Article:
The purpose of God for each of us, is that we live in the light of the loving gift of all things from God’s hands, and the ownership of God which brings us to life, but also with the unceasing experience of union with God by the indwelling power and energy of God. There is no value in our life, we are not truly experiencing human life at all, when we do not live out of the power of God by the indwelling Holy Spirit. Therefore we must make this our aim, since this is our purpose, that we be filled more and more with the divine power, the life and love of God. At every moment we must choose that which will help is to grow closer to this power. Nothing else matters. Nothing at all.

And in the third place, this divine purpose, worked out by the power of God in us, is so that My name may be declared in all the earth. It seems to me that this points to our purpose in life as expressing the quality and character of God in the world. Now often we can jump to this third step and be very active, but in our own strength and building with hay and straw, even while we are engaged in religious, even spiritual service. This is a grave mistake. It represents the same attitude of the foolish man, but in a slightly different context. It allows us to say – Look at this ministry I have created, or this service I have built. Yet this would not lead us into God’s purpose for us. We cannot do things and then give them to God, asking for his blessing. We have to begin with the first step, believing and confessing that we belong entirely to God, and that everything we have is of God, and therefore that all we do is in obedience to God, and not according to our own will.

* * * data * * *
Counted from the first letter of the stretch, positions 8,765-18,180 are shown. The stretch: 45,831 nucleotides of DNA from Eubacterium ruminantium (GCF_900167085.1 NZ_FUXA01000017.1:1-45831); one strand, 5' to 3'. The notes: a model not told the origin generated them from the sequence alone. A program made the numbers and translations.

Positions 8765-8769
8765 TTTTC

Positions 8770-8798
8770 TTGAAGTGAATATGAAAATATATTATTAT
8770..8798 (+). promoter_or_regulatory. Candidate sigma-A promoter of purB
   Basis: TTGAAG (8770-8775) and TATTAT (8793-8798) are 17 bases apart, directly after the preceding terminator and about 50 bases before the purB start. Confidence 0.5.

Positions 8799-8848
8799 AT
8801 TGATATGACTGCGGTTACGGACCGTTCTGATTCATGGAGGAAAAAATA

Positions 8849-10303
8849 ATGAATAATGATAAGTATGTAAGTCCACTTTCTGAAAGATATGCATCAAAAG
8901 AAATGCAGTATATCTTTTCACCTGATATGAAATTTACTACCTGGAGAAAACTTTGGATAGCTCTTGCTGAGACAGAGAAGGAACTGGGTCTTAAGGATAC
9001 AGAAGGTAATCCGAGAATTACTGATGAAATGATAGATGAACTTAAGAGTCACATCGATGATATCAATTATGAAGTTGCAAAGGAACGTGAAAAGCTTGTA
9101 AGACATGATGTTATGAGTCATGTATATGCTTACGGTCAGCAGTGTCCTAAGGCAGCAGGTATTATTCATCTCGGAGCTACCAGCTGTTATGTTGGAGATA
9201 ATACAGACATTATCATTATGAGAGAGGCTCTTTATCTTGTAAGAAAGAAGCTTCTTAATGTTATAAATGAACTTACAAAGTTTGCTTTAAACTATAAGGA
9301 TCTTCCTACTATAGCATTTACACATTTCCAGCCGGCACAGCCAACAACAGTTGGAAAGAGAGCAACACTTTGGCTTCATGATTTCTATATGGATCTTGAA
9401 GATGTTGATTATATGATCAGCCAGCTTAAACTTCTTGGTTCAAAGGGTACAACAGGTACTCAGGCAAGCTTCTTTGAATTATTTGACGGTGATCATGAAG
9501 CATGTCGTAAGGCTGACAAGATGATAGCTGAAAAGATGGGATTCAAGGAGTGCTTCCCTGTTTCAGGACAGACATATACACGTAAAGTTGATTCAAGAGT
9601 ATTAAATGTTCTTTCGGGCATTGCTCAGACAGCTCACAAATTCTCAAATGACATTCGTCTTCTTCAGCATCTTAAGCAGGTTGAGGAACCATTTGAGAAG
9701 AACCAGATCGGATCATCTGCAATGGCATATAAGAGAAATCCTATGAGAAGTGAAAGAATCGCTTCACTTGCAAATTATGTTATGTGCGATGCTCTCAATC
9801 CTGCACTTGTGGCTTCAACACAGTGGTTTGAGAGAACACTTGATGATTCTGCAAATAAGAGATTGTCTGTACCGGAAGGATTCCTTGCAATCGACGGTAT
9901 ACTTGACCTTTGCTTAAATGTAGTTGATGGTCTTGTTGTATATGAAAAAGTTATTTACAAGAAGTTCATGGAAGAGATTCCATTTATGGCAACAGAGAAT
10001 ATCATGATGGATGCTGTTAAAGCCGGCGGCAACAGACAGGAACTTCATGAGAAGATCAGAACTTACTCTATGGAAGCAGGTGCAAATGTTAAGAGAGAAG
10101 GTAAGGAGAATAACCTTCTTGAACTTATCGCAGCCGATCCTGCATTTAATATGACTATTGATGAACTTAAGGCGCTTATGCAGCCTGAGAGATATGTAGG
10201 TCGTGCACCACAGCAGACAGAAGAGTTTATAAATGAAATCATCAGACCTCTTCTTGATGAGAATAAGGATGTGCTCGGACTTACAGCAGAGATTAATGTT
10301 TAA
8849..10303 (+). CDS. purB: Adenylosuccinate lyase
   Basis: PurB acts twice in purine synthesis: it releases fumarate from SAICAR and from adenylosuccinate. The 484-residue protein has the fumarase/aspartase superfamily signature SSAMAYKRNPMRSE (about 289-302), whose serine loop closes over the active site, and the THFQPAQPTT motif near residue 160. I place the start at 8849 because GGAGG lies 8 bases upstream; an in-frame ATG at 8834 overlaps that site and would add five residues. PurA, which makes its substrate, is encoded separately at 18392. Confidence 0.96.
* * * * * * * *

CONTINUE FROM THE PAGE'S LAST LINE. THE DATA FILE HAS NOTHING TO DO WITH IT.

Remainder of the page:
It is better to wait patiently to discover God’s will for us, and then in obedience and in the divine power which God gives, to act according to God’s purpose, than for us to leap into action ourselves and in our own strength and according to our own will, and then offer this self-will, however well intentioned we might think it, to God as if he must bless it.

But this last phrase does show us how our lives are to be oriented. We are to give our whole lives, day by day to God, who is the giver of all we have, and the Lord and Master of our every moment. We are to seek always to be filled with the divine power and energy of the indwelling Holy Spirit, so that nothing we do causes us to lose this power that does not belong to us but overwhelms and sustains us. And finally, we are to be living out these two aspects in obedient service in the world, as God wills and gives grace, so that in all things it is God who is glorified, and not us at all.

How is God manifested in my life? That is what matters and what makes us truly human. We are to be the presence of God in the world, not as if he was absent and we were representing him instead of him. But truly present in us and through us and with us. He gives himself to us, as we give ourselves wholeheartedly to him, and in his gift, the power of God in the indwelling Holy Spirit, God is present in his world. Nothing else matters. Nothing else makes us authentically human. This is our purpose.